The latest tax cut proposal from the leaders of the General Assembly, Senate Bill 622, will be heard later today in Senate Finance. It is more of the same.
As Mark Twain famously quipped — “to a man with a hammer, everything looks like a nail” — and indeed the leaders of the General Assembly have once again looked at the problems with our tax code and suggested that more tax cuts are needed. This time the proposal calls for reductions to the franchise tax — a tax paid overwhelmingly by businesses with high net worth — while continuing to use the flawed approach of increases in the standard deduction to address the state’s upside-down tax code. (A tax code that currently asks middle- and low-income taxpayers to pay more than wealthy taxpayers will continue to fall short of what the state needs to maintain current services for the growing population.)
Senate Bill 622 doesn’t really address our flawed tax code or the urgent reality that our state has at least $3.6 billion less than it would have had under the 2013 tax code, as well as a backlog of community needs that threaten to block our well-being and success in North Carolina.
You can read more about our analysis of the franchise tax proposal here.
Today, I want share our latest analysis of the issue with continued increases in the standard deduction. There have been a few such increases since the tax changes began in 2013.
Because a large number of North Carolinians claim the standard deduction rather than itemize, this is a poorly targeted tool to addressing the upside-down nature of the tax code. Analysis shows that, of the total net tax cut from the increase in the standard deduction, 27 percent will actually go to the top 20 percent while just 7 percent will go to the bottom 20 percent, whose income leaves them in poverty each year.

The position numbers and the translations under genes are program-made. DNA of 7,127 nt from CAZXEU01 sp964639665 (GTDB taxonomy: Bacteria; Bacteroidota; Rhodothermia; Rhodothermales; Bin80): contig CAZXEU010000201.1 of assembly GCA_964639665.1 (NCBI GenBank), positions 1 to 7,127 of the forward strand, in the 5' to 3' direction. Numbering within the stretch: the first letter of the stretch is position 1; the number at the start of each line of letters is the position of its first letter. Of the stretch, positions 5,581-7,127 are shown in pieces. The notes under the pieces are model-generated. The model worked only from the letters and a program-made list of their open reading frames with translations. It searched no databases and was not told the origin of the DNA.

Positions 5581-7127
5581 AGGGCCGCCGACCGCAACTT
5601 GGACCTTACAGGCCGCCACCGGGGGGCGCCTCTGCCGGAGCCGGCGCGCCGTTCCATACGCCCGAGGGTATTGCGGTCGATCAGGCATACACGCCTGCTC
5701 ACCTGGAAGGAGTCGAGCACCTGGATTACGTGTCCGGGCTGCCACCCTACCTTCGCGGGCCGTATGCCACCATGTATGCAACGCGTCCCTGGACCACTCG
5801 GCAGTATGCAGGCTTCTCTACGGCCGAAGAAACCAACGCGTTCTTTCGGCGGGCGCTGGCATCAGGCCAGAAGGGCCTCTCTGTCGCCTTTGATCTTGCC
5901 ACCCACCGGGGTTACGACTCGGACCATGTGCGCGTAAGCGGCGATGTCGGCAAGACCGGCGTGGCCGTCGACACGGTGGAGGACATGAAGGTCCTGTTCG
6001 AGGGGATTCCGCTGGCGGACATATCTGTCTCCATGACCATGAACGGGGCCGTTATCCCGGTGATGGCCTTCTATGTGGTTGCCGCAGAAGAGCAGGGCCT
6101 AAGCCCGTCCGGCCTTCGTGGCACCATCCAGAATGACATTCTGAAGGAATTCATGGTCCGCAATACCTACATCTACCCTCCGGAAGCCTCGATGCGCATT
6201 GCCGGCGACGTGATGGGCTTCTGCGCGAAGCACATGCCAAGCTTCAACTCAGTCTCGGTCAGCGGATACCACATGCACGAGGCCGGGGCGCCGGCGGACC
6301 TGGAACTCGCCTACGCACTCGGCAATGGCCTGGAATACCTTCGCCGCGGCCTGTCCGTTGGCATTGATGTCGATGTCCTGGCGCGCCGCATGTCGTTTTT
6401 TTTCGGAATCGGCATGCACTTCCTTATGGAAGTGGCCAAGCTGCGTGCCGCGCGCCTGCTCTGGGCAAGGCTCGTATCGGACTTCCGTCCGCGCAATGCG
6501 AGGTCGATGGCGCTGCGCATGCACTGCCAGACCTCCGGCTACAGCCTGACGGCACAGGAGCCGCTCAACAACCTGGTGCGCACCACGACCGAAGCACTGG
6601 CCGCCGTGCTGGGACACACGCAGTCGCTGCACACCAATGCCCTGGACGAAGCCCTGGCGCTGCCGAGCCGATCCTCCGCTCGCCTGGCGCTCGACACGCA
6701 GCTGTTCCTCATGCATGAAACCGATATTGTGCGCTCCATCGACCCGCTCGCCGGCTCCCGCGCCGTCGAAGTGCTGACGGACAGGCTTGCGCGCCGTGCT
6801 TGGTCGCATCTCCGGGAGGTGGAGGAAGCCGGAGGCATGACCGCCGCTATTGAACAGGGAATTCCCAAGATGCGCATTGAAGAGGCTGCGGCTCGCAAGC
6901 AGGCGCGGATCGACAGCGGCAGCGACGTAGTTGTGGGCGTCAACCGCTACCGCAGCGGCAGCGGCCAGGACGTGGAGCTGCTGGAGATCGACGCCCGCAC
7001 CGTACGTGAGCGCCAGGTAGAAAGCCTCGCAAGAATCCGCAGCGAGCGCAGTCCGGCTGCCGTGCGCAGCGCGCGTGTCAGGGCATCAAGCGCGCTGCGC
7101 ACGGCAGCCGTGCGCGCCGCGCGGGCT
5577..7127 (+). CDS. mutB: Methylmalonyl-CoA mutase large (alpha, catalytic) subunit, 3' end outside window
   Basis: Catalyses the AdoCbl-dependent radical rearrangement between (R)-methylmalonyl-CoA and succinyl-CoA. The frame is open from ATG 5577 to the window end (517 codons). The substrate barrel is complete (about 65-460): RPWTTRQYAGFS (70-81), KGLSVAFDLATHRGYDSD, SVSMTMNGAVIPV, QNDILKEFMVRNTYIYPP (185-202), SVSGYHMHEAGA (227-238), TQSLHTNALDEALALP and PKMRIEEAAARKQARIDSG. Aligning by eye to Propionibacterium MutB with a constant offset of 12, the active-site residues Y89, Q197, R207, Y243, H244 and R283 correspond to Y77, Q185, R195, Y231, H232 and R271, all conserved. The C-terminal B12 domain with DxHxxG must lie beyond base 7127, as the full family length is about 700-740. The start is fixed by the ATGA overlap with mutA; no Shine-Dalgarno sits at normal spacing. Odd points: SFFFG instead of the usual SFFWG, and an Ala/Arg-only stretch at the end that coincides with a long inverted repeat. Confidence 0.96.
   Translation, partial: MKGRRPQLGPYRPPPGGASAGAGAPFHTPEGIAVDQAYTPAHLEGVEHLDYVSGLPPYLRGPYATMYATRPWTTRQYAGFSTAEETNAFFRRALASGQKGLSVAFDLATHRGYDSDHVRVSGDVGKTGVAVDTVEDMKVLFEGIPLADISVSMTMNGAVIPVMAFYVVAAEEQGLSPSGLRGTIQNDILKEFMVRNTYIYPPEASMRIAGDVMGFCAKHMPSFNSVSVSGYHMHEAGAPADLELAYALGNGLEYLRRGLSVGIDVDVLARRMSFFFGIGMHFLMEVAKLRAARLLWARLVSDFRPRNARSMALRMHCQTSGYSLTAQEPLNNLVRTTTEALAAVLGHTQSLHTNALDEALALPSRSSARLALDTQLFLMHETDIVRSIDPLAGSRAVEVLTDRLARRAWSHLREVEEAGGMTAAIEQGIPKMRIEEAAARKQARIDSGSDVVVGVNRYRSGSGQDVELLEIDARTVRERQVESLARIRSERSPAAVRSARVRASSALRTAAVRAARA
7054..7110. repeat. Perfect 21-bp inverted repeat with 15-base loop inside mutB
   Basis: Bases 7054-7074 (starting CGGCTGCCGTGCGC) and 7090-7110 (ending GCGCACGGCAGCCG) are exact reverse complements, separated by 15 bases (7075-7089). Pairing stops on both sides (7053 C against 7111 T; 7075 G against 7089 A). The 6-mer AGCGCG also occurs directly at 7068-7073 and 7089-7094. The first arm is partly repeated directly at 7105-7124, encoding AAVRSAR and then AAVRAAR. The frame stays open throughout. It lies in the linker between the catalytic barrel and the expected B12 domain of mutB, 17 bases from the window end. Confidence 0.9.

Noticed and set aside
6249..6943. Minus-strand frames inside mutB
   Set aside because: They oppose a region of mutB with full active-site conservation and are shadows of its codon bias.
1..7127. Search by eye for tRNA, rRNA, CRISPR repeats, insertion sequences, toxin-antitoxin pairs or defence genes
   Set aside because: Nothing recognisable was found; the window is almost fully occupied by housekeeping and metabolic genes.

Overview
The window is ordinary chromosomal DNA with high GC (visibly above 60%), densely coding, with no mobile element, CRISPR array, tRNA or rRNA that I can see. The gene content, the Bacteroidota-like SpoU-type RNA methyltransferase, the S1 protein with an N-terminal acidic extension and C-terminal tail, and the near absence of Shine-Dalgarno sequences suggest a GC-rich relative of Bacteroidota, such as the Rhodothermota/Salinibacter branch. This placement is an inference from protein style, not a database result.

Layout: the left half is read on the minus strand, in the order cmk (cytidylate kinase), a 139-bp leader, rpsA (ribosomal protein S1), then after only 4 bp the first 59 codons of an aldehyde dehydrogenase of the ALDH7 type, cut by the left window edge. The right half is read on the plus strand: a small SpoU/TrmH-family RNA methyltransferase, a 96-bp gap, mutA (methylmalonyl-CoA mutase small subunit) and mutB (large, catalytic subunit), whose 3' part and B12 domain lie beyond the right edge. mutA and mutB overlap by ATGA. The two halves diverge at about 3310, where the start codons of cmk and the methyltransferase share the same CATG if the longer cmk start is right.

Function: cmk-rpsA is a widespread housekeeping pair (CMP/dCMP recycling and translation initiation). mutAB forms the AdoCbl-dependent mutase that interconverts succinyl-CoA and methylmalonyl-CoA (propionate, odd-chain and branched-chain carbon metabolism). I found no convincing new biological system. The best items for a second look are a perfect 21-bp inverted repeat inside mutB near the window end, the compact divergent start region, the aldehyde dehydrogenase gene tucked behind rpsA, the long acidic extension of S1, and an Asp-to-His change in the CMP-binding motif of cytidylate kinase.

There is a better tool to address our upside-down tax code. North Carolina leaders could take the dollars that they would commit to an increased standard deduction — roughly $90 million — and enact a state Earned Income Tax Credit. The Earned Income Tax Credit provides working families who earn low wages with a credit against their total taxes paid — which often means refunding dollars back into their pockets so that they can meet basic needs and build assets. A state EITC would deliver 36 percent of the net tax cut to working taxpayers in the bottom 20 percent of the distribution and zero percent to the top 20 percent. It would also add to the many benefits documented from having a federal EITC, including improved maternal and child health outcomes, educational success, and labor force participation.
It is time for the General Assembly to recognize that there are proven tools out there that our state’s families are missing out on because they continue to reach for a hammer when they need a more varied toolbox.